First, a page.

Performance comparison using STM compiler

Performance comparison using STM compiler

Hi,

I have installed STM compiler and tried to run the 2 code snippet available on website.

Command line that compiled correctly: icc -openmp intel_stmtest_hashtable.c -o hashtable

Command line shown on website gave a warning "ignoring unknown option -Qtm_enabled" : icc -Qtm_enabled -openmp intel_stmtest_hashtable.c -o hashtable

Do I need -Qtm_enabled option to use the TM constructs ? If I need it then how should I give the option ?

Also can I get some benchmarks (at least one) where I can see the performance comparison of sequential code vs Coarse Grain Lock/Fine Grain Lock based OpenMP code vs Intel TM code ? I can take the TM constructs out from intel_stmtest_hashtable.c to see the sequential code vs Intel TM improvement but writing the code with locks will take some effort.

I also want to mention that the performance comparison mentioned in OOPSLA paper feels better than the Stanford's group work (who derived their TM from Sun's TL). I think getting TM performance comparable to coarse grain or fine grain lock is great :-) !

Thanks.

Deb

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Hi,

I installed Intel TM on two different machines :
1. A : 2 Dual Core Xeon Processors (Total logical cores = 4)
2. B : 4 Dual Core Xeon Processors (Total Logical Cores = 8)

Here is my STM version of the code given on website

intel_stmtest_hashtable.c : STM version
Command line to compile : icc -openmp intel_stmtest_hashtable.c -o hashtable

And I took out STM and OpenMP constructs to create a sequential version of the same code
intel_stmtest_hashtable_seq.c : Sequential version
Command line to compile : icc intel_stmtest_hashtable_seq.c -o hashtable_seq

Here are the runtimes:

1. A STM : 3.081s Sequential : 4.464s
2. B STM : 1.02s Sequential : 2.72s

Do you think these numbers look good ? B has a better runtime scaling than A but the scaling is not linear. I am not convinced with the numbers. May be I did something wrong.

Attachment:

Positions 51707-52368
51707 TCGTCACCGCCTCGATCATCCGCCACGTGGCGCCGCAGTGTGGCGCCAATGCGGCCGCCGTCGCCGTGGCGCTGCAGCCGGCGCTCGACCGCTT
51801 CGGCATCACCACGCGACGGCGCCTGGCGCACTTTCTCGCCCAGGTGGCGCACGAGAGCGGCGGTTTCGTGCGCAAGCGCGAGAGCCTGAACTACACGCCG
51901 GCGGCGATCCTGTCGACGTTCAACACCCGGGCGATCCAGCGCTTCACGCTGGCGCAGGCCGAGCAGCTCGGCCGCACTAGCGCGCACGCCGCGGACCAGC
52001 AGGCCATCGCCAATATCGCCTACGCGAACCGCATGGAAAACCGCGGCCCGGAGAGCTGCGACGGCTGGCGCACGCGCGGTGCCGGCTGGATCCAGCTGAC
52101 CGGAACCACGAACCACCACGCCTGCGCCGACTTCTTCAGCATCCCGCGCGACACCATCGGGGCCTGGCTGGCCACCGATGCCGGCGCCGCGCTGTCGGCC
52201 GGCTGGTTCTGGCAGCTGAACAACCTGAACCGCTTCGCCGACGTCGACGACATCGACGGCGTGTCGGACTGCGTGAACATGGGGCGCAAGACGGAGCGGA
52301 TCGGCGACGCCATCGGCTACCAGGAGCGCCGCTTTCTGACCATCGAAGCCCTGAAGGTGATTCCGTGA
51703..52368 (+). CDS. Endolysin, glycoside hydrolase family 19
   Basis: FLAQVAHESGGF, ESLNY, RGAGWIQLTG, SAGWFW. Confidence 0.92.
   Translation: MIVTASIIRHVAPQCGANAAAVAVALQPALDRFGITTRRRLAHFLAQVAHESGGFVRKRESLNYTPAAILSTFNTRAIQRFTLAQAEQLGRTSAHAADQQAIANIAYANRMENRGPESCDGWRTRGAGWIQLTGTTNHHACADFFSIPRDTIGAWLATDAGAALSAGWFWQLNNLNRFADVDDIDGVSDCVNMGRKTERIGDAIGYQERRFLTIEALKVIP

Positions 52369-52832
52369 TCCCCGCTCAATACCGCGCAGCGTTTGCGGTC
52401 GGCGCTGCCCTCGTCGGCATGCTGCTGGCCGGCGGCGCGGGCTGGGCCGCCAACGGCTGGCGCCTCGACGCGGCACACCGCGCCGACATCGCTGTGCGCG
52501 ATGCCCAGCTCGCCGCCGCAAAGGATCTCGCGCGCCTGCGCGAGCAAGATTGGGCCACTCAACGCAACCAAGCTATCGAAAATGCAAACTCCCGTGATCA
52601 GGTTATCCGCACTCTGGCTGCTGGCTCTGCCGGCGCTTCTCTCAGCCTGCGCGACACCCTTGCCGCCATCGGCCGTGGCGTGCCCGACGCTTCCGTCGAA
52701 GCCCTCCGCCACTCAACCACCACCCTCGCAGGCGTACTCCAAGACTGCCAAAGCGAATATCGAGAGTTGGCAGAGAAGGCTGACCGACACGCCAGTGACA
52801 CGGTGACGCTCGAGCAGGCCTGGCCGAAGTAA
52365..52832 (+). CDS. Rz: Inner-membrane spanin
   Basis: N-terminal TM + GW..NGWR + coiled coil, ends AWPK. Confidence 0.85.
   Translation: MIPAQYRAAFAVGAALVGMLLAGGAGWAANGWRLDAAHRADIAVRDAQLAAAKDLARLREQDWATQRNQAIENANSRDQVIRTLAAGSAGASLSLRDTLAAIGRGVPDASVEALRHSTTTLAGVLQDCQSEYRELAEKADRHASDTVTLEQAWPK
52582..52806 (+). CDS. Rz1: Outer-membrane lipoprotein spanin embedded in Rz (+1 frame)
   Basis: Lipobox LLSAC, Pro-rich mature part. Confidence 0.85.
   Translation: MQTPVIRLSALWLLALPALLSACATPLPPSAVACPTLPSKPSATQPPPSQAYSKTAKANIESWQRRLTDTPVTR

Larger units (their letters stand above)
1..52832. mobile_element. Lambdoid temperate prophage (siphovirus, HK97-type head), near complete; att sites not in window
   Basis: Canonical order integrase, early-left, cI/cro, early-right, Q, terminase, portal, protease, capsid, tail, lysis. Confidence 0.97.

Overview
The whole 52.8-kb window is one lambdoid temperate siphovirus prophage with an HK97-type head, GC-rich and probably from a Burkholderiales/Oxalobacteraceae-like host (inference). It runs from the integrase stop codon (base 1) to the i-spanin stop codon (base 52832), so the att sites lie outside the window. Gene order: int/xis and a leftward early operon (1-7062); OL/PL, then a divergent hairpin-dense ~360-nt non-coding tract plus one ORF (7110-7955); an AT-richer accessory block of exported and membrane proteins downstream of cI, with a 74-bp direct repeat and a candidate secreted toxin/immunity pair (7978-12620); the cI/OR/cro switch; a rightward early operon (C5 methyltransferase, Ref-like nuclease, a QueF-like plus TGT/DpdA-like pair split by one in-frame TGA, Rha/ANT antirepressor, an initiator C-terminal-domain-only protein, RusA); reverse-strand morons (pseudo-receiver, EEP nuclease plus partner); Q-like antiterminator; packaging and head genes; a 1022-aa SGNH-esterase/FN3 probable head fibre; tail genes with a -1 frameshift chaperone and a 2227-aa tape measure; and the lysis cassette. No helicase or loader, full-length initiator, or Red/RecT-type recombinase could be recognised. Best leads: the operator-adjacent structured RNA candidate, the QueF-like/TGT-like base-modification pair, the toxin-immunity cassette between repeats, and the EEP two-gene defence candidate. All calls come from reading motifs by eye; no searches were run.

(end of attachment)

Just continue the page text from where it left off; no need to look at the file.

Thanks.

Deb

It is really strange, that compiler rejects -Qtm_anbled option. Without this option TM is not used and thus your test runs are all without STM enabled.

Do you have only one Intel compiler installed on your machine, if not - please ensure that icc you're executing is the one of Intel STM C/C++ compiler.

-Qtm_enabled shall be passed to compiler at least during compilation phase (and at both phases if -ipo (Inter-Procedural Optimization) is used).

I can run the code with -Qtm_enabled on machine B. It has 8 cores on it.

icc -v shows Prototype Edition 2 so I am using the right icc version.

But now the results are even bad. Sequential version of the code runs in 2.70 s while the STM enabled version of the code runs in 2.84 seconds !

It will be great if you can give me a benchmark from your paper where I can see the runtime improvement ( a simple one like kmean for example). My email id is ddas@northwestern.edu

Thanks.
Deb

Quoting - debasish83

I am just curious, what performance and scalability you are expecting?

Note that many benchmarks in the paper use corse-grained work items with substantial amount of local processing.

Btw, STAMP benchmarks that were used in the paper you can download here:

http://stamp.stanford.edu/

(but you will have to manually rewrite them to Intel STM Compiler...)

All about lock-free algorithms, multicore, scalability, parallel computing and related topics: http://www.1024cores.net

Quoting - randomizer

I am just curious, what performance and scalability you are expecting?

Note that many benchmarks in the paper use corse-grained work items with substantial amount of local processing.

Btw, STAMP benchmarks that were used in the paper you can download here:

http://stamp.stanford.edu/

(but you will have to manually rewrite them to Intel STM Compiler...)

If you look at Intel's paper at OOPSLA, Figure 11 (b), With 8 threads, o(ptimistic)STM and p(essimistic)STM on an average gets around 6X improvement over a single thread running the same application. I am also looking for similar performance on a 8 core system. I manually changed the hashtable example from STM 2.0 website to sequential code and saw the performance numbers of STM code and the sequential code but I don't see such an improvement. May be hashtable is not the right example to do the performance comparison of STM.